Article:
The ambition of the EU’s Youth Guarantee, an initiative that’s trying to get every young European under 25 a good-quality, concrete offer within four months of leaving formal education or becoming unemployed, is increasingly been seen as unrealistic.
In part two, we heard about the concerns of Alexandru Nistor, a 21 year-old cybernetics student in Bucharest, regarding the relevance of education and training for young job-seekers.
Some of his peers in London aren’t much more positive. A musician and artist who goes by the DJ name Mob Mobs, aged 21, is studying business management because, he says, “I’d like to be able to incorporate that into my art so I can not only be appreciated for what I do but also make money from it.” His experience of careers support is that “services are limited in London – there are not a lot of places you can go for extra help and the places that are there, nobody knows about,” he says.
Mob Mobs (21), a musician and artist who’s been involved with the youth charity Raw Material in Brixton, London, talks about young people’s career expectations and his own dreams for the future:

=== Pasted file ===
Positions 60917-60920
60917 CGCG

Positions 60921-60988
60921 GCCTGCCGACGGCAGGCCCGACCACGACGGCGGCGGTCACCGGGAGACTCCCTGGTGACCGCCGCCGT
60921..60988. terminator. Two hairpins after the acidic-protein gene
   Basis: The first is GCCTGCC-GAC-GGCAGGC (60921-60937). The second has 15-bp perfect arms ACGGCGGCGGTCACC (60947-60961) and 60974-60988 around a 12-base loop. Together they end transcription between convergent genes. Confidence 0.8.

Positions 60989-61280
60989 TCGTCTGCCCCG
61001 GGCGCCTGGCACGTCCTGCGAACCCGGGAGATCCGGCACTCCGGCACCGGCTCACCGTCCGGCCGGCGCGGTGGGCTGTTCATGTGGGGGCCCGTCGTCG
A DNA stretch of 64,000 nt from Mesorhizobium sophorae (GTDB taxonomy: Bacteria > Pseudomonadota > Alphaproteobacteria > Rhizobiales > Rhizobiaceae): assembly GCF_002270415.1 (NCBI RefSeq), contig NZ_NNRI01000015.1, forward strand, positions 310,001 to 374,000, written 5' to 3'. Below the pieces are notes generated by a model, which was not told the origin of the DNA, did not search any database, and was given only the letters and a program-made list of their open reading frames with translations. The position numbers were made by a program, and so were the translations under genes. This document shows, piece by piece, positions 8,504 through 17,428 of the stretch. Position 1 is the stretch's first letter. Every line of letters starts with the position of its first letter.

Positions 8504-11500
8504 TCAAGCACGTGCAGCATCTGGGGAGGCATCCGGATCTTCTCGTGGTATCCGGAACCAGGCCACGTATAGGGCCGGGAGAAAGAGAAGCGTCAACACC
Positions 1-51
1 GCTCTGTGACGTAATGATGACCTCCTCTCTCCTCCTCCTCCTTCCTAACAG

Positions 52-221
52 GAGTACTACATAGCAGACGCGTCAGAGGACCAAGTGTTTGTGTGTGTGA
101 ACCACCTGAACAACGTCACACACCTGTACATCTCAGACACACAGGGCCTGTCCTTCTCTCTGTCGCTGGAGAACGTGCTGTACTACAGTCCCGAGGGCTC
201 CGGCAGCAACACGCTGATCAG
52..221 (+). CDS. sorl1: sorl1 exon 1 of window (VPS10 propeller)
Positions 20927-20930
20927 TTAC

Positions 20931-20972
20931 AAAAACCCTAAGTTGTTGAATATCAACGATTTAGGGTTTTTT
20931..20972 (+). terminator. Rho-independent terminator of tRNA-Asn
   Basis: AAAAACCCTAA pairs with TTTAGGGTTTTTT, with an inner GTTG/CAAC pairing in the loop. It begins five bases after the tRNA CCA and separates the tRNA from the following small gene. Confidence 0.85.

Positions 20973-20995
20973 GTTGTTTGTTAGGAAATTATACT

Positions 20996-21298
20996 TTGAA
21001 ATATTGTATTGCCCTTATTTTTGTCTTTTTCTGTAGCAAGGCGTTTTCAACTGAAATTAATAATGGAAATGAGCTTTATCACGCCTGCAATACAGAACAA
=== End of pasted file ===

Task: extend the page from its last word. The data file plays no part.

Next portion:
Mob Mobs is making the most of the classes at Raw Material, a music and media charity for young people in Brixton. But such services struggle to fund their work. Raw Material recently had almost 100% of its funding from the local authorities cut, according to Potent Whisper, a rap musician and one of the trainers and youth leaders there. Round the corner in Brixton is the Baytree Centre, which offers education and personal development services to women and girls, and has been running since the 1980s.
“We know so many similar organisations who’ve closed down – we are just about surviving,” says Christine Christofi, academic manager and English tutor at Baytree. The English classes the centre offers used to be free – serving the large immigrant population in the neighbourhood – but that’s impossible now: government funding has all gone, she says.
Potent Whisper knows what it’s like to be at the rough end of that job search. The musician – who’s half Greek and half-Irish, though born and raised in the UK – has had numerous jobs, from door to door fundraising to selling phone contracts or home insurance. And he becomes visibly riled when talking about his experience with job centres.
“I felt like a box that needed to be ticked, I felt like no one cared about me”, he says. No one wanted to genuinely help me, they just wanted to give me a certain amount of options to apply for, even if they weren’t suitable for me. I don’t think in my heart they really care whether we get the jobs or not.”